Fig. 1
figure 1

Typical intraoperative goal-directed therapy algorithm based on an individualized approach. MAP mean arterial pressure, PPV pulse pressure variation, SVV stroke volume variation. Values for PPV/SVV, MAP and cardiac index are indicative and must be adapted on an individual basis. The use of vasopressors could also be considered when diastolic arterial pressure < 40 mmHg

Experts’ opinion: :

We propose to routinely use a personalized approach of intraoperative fluid infusion/volume expansion based on the individual hemodynamic response to volume titration to reduce the deleterious side effects of fluids and improve patients’ outcome (agreement 100%).

Q3. Are dynamic indices and maneuvers useful to predict and manage volume expansion?

Fluid responsiveness is defined as a significant increase in blood flow in response to a fluid bolus [30]. Predicting fluid responsiveness is useful to identify patients who may benefit from volume expansion and, more importantly, to prevent fluid administration in non-responders [31]. Cardiac preload indices, such as central venous pressure, have repeatedly been shown to be unreliable predictors of fluid responsiveness. On the contrary, the arterial pulse pressure variation (PPV) induced by mechanical ventilation is known as a sensitive and specific marker of fluid responsiveness [32]. In patients receiving controlled mechanical ventilation with a tidal volume ≥ 7–8 ml/kg of ideal body weight (IBW), fluid responsiveness is very likely when PPV is > 13%, very unlikely when PPV is < 9% and uncertain when PPV ranges between 9 and 13% (grey zone of uncertainty) [33]. Importantly, tidal volumes of 7–8 ml/kg of IBW are consistent with recent recommendations for perioperative lung-protective ventilation [34]. Since the sentinel study by Lopes et al. [35], numerous clinical studies using either PPV or the pulse contour-derived stroke volume variation (SVV) to individualize fluid therapy showed a decrease in postoperative complications and hospital lengths of stay [36]. The estimation of PPV requires either invasive or non-invasive recording of a continuous arterial pressure waveform [37,38,39]. There are several limitations to the use of PPV/SVV which have been described in detail elsewhere [40]. For instance, protective mechanical ventilation is a potential obstacle to the use of PPV when very low tidal volumes are used (e.g. 6 ml/kg IBW or less) [41]. During very low tidal volume ventilation, a high PPV still suggests fluid responsiveness whereas a low PPV cannot rule out fluid responsiveness. Therefore, alternative methods have been proposed to predict fluid responsiveness. They include the assessment of PPV changes during a tidal volume challenge or during a mini-fluid challenge (Table 1). Thus, a 3.5% absolute increase in PPV during a transient rise in tidal volume from 6 to 8 ml/kg IBW could be useful to predict fluid responsiveness with sensitivity and specificity values > 90% [42]. As well, an absolute decrease in PPV > 2% during a mini-fluid challenge could help to predict fluid responsiveness [43]. Limitations to the interpretation of PPV also include cardiac arrhythmias, right and left ventricular failure, decreased lung compliance, and spontaneous breathing activity [32, 40]. Importantly, the coelioscopic surgery-induced pneumoperitoneum is a frequent situation which decreases thoracic compliance, leading to changes in the interpretation of PPV (a situation defined as false positive but this requires a commentary: the patient is preload-dependent due to decreased venous return secondary to increased abdominal pressure meaning that volume expansion will unfrequently correct fluid responsiveness) [44, 45]. Further studies are needed to determine the impact of an increased abdominal pressure between 10 and 15 mmHg on PPV threshold values that should be considered to identify intraoperative fluid responsiveness. Meanwhile, PPV must be interpreted with caution in that specific surgical setting or in patients in prone position. Finally, dynamic indices seem to predict fluid responsiveness with insufficient accuracy in an open-chest condition during cardiac and/or thoracic surgery [46].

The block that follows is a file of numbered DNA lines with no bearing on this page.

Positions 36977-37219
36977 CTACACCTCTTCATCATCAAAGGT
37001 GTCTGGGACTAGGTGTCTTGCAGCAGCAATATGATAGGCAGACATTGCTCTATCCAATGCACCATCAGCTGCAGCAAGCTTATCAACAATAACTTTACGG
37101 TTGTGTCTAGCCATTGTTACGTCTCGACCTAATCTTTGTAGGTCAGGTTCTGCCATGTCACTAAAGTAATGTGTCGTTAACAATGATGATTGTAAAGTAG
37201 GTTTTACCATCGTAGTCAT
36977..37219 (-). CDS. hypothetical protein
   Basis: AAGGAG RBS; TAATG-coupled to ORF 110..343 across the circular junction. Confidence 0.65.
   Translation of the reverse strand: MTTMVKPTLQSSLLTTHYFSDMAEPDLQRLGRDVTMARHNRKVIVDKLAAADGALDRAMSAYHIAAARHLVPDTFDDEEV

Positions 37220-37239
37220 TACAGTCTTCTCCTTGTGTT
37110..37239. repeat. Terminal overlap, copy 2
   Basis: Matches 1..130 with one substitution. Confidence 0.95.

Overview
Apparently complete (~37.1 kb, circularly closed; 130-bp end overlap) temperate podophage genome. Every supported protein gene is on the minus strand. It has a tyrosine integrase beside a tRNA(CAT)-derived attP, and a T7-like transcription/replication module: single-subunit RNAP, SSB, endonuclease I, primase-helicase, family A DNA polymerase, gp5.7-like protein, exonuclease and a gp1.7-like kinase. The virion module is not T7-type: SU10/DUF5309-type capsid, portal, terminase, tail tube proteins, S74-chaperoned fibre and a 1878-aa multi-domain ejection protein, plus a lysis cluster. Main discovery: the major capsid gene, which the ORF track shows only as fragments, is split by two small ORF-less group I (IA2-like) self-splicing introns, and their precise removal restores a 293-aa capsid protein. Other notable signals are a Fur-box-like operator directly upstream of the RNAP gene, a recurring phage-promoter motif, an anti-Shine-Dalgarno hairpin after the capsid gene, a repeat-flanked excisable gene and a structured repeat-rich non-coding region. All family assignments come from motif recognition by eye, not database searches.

Table 1 Main advantages and limitations of dynamic indices and maneuvers developed to predict fluid responsiveness (chronologic order from top to bottom)